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PostPosted: May 18, 2016, 3:10 pm 
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Does anyone know of an oil pan, that would fit a 1999 Mustang 3.8L V6, that is shallower than the stock pan?
It looks like the stock pan hangs below the bell housing and I would like to know if there is one that would be at least even with it at least even with it.
Ron

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PostPosted: May 18, 2016, 5:44 pm 
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Around 95 and earlier 3.8 in fwd config has a steel pan that should save a little space plus it is easier to mod. Also cheap new or used.

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PostPosted: May 18, 2016, 6:27 pm 
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Thank you Sir! I'll be looking into those.
Ron

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PostPosted: May 20, 2016, 5:25 pm 
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STranger 7 wrote:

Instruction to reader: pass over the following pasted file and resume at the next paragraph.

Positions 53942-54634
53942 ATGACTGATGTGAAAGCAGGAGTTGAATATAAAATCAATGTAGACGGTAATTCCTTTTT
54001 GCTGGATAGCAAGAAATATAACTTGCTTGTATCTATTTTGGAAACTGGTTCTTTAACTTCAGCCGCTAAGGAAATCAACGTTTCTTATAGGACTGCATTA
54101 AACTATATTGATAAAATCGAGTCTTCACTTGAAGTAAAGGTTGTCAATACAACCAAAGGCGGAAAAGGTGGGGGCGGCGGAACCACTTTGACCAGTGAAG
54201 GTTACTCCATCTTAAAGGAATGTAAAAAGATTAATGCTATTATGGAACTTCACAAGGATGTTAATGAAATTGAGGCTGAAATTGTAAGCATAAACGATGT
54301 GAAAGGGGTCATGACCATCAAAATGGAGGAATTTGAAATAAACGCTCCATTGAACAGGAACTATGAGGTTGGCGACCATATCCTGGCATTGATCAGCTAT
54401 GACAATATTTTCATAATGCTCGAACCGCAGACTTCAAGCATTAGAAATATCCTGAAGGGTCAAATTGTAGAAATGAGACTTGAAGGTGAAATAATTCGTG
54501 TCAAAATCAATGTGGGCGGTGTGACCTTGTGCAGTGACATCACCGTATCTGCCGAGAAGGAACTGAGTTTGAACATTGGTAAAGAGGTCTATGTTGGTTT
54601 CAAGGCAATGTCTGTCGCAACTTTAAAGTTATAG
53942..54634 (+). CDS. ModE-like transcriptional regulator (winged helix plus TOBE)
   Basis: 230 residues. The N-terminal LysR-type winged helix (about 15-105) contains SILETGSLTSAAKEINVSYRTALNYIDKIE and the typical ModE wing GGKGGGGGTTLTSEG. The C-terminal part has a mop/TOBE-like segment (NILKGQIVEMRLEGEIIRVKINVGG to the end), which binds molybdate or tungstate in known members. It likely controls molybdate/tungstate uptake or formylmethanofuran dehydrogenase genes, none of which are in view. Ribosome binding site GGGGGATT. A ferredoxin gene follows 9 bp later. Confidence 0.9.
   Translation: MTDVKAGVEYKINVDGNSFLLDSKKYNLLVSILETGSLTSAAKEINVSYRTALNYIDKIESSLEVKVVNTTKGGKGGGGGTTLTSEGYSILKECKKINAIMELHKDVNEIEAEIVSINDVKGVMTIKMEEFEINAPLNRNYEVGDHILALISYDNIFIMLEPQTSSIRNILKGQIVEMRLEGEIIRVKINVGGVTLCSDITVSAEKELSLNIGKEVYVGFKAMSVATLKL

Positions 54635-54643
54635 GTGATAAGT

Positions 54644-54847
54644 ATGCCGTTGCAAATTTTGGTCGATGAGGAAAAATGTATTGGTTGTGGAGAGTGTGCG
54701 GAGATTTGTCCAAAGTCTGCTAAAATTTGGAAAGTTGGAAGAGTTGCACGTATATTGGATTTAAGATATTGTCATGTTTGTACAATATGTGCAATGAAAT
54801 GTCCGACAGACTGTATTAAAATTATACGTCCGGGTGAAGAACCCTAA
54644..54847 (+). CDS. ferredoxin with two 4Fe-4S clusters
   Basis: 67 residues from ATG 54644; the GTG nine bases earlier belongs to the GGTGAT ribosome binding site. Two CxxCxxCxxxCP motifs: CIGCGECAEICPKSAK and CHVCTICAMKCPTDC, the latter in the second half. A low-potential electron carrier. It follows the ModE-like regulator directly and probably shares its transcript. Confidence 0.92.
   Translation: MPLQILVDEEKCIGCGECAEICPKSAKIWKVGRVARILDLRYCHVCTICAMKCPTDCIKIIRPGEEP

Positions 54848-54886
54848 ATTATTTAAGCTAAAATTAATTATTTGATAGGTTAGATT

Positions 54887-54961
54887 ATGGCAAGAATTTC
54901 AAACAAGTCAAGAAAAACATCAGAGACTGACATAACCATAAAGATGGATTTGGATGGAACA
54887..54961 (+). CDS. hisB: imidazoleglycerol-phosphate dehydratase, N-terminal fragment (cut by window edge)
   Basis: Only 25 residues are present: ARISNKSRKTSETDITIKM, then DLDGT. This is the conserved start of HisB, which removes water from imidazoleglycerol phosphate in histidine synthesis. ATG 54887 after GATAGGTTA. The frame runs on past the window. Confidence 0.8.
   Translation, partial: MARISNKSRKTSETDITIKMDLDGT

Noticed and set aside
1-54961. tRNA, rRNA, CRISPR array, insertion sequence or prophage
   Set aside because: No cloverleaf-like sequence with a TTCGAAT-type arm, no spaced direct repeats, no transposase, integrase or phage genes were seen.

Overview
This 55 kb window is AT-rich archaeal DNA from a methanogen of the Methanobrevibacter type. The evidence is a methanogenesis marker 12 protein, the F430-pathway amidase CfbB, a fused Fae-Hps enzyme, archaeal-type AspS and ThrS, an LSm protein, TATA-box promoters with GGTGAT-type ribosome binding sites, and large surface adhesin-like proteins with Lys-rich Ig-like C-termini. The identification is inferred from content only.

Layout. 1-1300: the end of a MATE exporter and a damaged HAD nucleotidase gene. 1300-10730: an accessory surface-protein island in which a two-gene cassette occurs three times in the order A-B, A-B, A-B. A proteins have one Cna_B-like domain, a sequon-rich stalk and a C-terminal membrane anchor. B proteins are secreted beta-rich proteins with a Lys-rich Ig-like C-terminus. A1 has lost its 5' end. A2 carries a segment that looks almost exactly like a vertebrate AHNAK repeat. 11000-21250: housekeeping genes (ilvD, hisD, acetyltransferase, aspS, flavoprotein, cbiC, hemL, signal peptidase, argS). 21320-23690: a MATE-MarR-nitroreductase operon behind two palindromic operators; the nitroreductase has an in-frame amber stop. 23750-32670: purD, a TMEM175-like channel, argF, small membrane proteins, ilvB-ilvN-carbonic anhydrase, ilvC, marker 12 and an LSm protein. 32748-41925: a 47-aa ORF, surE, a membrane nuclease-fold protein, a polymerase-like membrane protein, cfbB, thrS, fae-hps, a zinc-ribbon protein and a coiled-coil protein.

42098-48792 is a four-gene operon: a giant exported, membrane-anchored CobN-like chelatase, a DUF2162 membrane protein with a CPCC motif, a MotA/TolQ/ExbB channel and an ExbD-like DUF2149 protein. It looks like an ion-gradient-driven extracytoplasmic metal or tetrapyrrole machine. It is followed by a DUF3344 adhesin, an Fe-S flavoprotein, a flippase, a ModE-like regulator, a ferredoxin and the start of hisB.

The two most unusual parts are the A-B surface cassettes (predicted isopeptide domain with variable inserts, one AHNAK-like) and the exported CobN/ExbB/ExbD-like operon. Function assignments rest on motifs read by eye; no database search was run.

Does anyone know of an oil pan, that would fit a 1999 Mustang 3.8L V6, that is shallower than the stock pan?
It looks like the stock pan hangs below the bell housing and I would like to know if there is one that would be at least even with it at least even with it.
Ron


If you find a solution, can you post it here, hopefully with photos? I'm using the cast aluminum pan from my '94 Mustang donor and I wouldn't mind getting another inch or two of clearance if the FWD steel one works out.

There is a company in the NYC/New Jersey area that makes custom pans, but the cost is in the hundreds and they're only made to order. That didn't work for me.

Cheers,

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Damn! That front slip angle is way too large and the Ackerman is just a muddle.

Build Log: viewtopic.php?f=35&t=5886


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PostPosted: May 21, 2016, 6:44 am 
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Lonnie,
I'll post what ever I find. If the solution is to modify a steel pan my self, pictures will be included. :)
Ron

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PostPosted: May 21, 2016, 9:30 am 
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Hey Lonnie, not finding anything shallower than the Taurus / Windstar pans. They are 7.7 inches deep compared to the 8 1/4 " for the cast Aluminum. So... A couple quick questions. Do you know, or can you measure how far the cast pan extends below the bell housing? If the answer is to take a slice out and then add capacity by extending the bottom out,